China versus the world economy: a global challenge

China versus the world economy: a global challenge, by The Economist.

Tensions over China’s industrial might now threaten the architecture of the global economy. The US trade representative, Robert Lighthizer, this week called China an “unprecedented” threat that cannot be tamed by existing trade rules. …

At the heart of these tensions is one simple, overwhelming fact: companies around the world face ever more intense competition from their Chinese rivals. China is not the first country to industrialise, but none has made the leap so rapidly and on such a monumental scale. Little more than a decade ago, Chinese boom towns churned out zips, socks and cigarette lighters. Today the country is at the global frontier of new technology in everything from mobile payments to driverless cars.

Even as China’s achievements inspire awe, there is growing concern that the world will be dominated by an economy that does not play fair. Businesses feel threatened. …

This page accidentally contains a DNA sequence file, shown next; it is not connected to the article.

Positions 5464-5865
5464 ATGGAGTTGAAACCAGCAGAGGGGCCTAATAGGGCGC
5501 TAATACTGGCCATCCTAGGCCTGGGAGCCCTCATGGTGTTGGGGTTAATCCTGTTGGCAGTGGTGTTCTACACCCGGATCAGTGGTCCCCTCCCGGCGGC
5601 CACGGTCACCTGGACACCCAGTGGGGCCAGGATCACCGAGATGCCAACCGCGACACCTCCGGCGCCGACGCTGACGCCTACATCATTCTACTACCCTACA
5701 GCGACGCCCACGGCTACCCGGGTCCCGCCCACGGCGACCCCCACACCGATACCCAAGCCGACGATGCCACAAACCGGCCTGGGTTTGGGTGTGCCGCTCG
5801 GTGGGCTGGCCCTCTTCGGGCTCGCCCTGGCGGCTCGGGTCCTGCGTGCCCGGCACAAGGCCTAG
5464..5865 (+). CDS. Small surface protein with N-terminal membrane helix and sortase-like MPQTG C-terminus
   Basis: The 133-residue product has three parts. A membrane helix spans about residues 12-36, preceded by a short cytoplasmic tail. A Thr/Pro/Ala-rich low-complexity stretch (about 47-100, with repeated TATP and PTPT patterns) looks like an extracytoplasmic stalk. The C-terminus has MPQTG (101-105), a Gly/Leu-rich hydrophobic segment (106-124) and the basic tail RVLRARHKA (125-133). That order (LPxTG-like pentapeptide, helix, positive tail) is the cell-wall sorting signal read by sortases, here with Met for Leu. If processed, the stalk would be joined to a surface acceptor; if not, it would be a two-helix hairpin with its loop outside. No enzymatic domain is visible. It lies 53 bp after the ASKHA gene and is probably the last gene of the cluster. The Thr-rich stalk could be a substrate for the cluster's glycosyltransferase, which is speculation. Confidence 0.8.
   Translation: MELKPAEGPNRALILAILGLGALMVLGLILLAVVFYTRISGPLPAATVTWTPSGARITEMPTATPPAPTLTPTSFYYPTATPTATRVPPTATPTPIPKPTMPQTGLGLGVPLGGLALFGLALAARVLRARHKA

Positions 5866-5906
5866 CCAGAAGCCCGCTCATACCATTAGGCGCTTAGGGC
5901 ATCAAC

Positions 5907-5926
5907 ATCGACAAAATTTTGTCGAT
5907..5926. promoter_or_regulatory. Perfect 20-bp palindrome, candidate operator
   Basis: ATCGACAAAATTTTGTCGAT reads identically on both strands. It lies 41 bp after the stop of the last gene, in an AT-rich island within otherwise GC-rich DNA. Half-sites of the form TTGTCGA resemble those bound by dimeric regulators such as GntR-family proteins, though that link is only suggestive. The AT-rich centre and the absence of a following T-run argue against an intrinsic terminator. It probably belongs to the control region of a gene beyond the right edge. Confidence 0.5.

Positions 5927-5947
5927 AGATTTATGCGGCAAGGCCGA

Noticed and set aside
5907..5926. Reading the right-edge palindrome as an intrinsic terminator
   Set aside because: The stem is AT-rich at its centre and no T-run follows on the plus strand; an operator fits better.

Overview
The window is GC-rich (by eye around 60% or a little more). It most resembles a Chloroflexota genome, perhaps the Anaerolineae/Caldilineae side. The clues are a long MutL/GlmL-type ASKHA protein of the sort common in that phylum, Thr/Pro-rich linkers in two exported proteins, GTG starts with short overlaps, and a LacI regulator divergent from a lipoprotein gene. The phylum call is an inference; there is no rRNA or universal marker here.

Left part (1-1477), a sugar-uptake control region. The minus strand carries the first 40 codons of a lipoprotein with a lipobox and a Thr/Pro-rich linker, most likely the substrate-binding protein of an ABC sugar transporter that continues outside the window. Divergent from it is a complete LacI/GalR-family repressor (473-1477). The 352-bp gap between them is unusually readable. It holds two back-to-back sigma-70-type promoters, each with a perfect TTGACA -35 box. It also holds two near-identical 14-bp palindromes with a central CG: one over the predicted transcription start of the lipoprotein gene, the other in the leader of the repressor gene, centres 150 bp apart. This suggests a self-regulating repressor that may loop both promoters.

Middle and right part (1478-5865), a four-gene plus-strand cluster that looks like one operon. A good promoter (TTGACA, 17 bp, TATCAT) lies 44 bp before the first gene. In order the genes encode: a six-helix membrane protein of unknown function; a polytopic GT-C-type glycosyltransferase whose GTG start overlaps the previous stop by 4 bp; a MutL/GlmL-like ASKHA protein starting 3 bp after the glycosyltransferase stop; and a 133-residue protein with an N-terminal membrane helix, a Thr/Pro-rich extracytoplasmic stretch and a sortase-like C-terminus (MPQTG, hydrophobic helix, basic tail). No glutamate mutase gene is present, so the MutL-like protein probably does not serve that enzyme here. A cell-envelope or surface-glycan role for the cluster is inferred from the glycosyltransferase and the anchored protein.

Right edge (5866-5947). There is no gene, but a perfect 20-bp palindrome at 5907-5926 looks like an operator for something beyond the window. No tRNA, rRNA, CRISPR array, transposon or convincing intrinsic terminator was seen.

Undoubtedly, China has form. It kept its currency cheap for years, boosting exports; it finances its state-owned giants with cheap credit; and its cyber-spies steal secrets. Yet depictions of corporate China as just an undemocratic, state-run monster, thieving and cheating to get ahead, are crude and out of date.

Homegrown innovation is flourishing. The innovators are mainly private, not the many heads of a single creature called China Inc. To separate hype from reality, think of Chinese competi­tion as having three dimensions: illegal, intense and unfair. Each needs a different response.

First, consider illegality. The best example is the blatant theft of intellectual property that makes for the most sensational headlines, such as the charges laid in 2014 against five Chinese military officers for hacking into US nuclear, solar and metals companies. The good news is such crimes are declining. …

The second dimension — intense but legal competition — is far more important. Chinese firms have proved they can make good products for less. …

Last, and hardest to deal with, is unfair competition: sharp practice that breaks no global rules. The government demands that firms give away technology as the cost of admission to China’s vast market. Foreign firms have been targeted in the biggest of China’s anti-monopoly cases. The government restricts access to lucrative sectors while financing assaults on those same industries abroad. Such behaviour is dangerous precisely because today’s rules offer no redress.

hat-tip Stephen Neil